Burke's Dream [Laws J16]

DESCRIPTION: [Thomas] Burke, the singer, dreams he has rejoined his comrades to fight the British. They win a great victory, and he returns home. The scream his mother makes when he returns to her wakens him, and he finds he is still in his cell
AUTHOR: unknown
EARLIEST DATE: 1901 (O'Conor); c.1867 (Zimmermann)
KEYWORDS: rebellion battle dream prison mother
HISTORICAL REFERENCES:
May 1, 1867 - "General" Thomas F. Burke is convicted of high treason for his leading part in the Fenian insurrection of 1867. He is condemned to die, but the sentence is commuted
FOUND IN: Canada(Newf) Ireland
REFERENCES (6 citations):
Laws J16, "Burke's Dream"
Greenleaf/Mansfield 71, "Burke's Dream" (1 text, 1 tune)
O'Conor, p. 70, "Burke's Dream" (1 text)
Zimmermann 71, "Burke's Dream" (1 text)
Healy-OISBv2, pp. 46-48, "A Dream of General T. F. Burke" (1 text)
DT 813, BURKDREM

Roud #1893
NOTES: Zimmermann p. 263 makes this song about Richard O'Sullivan Burke who "had become a colonel in the Federal Army during the American Civil War. He was sent back to Ireland by the Fenian Brotherhood, organized the 'Manchester Rescue', was sentenced to fifteen years' penal servitude in 1867, but returned to America in 1874."
See what seems to be a broadside on the same subject, Bodleian, Harding B 26(663), "A New Song Call'd the Vision in Col Burke's Cell" ("Come all you Irish patriot's"), P. Brereton (Dublin), c.1867 - BS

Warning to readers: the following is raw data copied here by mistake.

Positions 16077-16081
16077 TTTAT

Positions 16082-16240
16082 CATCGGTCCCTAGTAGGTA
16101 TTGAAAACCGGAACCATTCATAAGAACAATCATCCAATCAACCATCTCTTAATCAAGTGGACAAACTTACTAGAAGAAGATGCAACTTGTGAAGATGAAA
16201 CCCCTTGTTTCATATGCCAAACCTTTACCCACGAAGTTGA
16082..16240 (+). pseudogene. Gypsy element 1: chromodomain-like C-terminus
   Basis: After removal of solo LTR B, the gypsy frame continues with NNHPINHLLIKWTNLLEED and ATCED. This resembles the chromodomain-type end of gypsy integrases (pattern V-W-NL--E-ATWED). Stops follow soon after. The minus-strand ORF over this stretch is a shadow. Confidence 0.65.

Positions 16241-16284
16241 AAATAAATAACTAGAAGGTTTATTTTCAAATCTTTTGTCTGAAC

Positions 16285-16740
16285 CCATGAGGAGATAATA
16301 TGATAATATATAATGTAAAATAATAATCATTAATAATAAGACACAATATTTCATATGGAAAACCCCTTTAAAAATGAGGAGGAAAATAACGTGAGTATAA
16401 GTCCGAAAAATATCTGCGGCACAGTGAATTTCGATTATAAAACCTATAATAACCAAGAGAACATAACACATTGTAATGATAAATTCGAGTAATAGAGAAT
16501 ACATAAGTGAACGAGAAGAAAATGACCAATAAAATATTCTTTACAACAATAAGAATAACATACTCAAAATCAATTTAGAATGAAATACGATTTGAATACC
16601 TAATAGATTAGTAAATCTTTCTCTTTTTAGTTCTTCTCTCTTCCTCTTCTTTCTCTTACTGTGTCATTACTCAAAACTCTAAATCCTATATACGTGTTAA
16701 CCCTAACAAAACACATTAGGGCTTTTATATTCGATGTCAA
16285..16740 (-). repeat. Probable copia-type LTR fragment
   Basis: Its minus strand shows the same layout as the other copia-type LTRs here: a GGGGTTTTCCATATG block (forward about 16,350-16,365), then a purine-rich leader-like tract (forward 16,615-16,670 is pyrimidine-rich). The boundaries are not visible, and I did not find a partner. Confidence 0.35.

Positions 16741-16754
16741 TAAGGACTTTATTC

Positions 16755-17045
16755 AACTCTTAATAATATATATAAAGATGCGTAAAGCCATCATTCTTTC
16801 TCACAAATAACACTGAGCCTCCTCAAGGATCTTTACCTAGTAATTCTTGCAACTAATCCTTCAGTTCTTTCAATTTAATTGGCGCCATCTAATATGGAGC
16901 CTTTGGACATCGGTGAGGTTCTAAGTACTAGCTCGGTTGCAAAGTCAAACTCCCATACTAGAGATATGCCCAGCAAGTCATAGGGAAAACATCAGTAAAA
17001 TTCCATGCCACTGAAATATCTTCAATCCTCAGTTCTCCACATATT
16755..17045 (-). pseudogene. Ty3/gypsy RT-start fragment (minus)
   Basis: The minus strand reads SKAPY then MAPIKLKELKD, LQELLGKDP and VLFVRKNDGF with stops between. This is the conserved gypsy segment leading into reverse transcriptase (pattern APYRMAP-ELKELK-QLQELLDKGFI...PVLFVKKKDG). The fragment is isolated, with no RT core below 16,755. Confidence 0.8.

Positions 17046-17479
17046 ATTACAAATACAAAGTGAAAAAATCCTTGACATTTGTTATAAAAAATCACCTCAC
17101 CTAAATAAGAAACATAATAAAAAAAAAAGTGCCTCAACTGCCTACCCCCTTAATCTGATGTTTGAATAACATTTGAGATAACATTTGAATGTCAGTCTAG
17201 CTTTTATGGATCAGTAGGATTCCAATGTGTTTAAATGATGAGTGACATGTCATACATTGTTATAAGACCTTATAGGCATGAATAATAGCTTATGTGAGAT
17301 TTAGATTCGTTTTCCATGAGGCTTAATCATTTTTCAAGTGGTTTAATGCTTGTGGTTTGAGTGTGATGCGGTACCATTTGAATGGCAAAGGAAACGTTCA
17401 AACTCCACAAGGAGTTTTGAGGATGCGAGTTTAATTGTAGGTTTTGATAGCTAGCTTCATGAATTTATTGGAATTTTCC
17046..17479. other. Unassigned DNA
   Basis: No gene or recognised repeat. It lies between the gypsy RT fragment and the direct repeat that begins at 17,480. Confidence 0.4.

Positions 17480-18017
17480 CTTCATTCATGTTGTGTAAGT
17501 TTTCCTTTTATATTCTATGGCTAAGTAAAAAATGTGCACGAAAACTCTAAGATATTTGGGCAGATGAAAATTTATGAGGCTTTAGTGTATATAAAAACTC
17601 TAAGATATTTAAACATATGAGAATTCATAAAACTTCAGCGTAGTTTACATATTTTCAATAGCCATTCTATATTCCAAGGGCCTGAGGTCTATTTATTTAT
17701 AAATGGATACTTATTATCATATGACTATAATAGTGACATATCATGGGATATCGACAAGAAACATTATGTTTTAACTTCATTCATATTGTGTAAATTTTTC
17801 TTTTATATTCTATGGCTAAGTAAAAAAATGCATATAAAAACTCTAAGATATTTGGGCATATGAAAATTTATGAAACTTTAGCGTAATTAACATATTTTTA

There is definite uncertainty about the person involved here. Robert Kee's history, The Bold Fenian Men (being Volume II of The Green Flag) mentions two Burke/Bourkes of significance. Page 41, refers to "an Irish-American 'general' with a shrunken leg, T[homas] F. Bourke." He commanded at the Battle of Ballyhurst (March 7, 1867), in which the Fenian forces fled at the first government volley. Condemned to be hanged, beheaded, and quartered, he managed a fine speech which put him into Irish folklore (Kee, p. 42). The government finally spared him on the grounds that his execution would have no deterrent effect (Kee, p. 49).
Richard O'Sullivan Burke was in 1867 a captain of engineers in the U. S. Army (Kee, p. 32), who travelled Europe to gather arms for the Fenians. Zimmermann is wrong; he was not a colonel (at least not at regular rank; he may have been breveted). According to the State of New York Adjutant General's Report, volume 2, p. 236, he was only made captain of the 15th New York Engineers on May 17, 1865, to date from April 29 of that year, and was mustered out as a captain on July 2.
His closest thing to a big moment apparently came when he told the crew of the arms runner Erin's Hope that there was no point in landing weapons in Sligo (Kee, p. 43; see the notes to "The Cork Men and New York Men").
In typical Fenian fashion, an attempt was made to rescue him after the British arrested him; in typical Fenian fashion, it was bungled -- and produced a heavy loss of civilian lives (Kee, pp. 49-50).
Neither B(o)urke seems to have had much real effect on Irish events; Kee's is the only one of six histories I checked to mention either.
I do not think it possible to tell from the song which one is meant. Both of course ended up in prison. The song makes one mention of the singer being in battle leading Irish forces, which sounds like T. F. Burke at Ballyhurst, but it also describes his hard work in prison, which sounds like R. O. Burke. - RBW
File: LJ16

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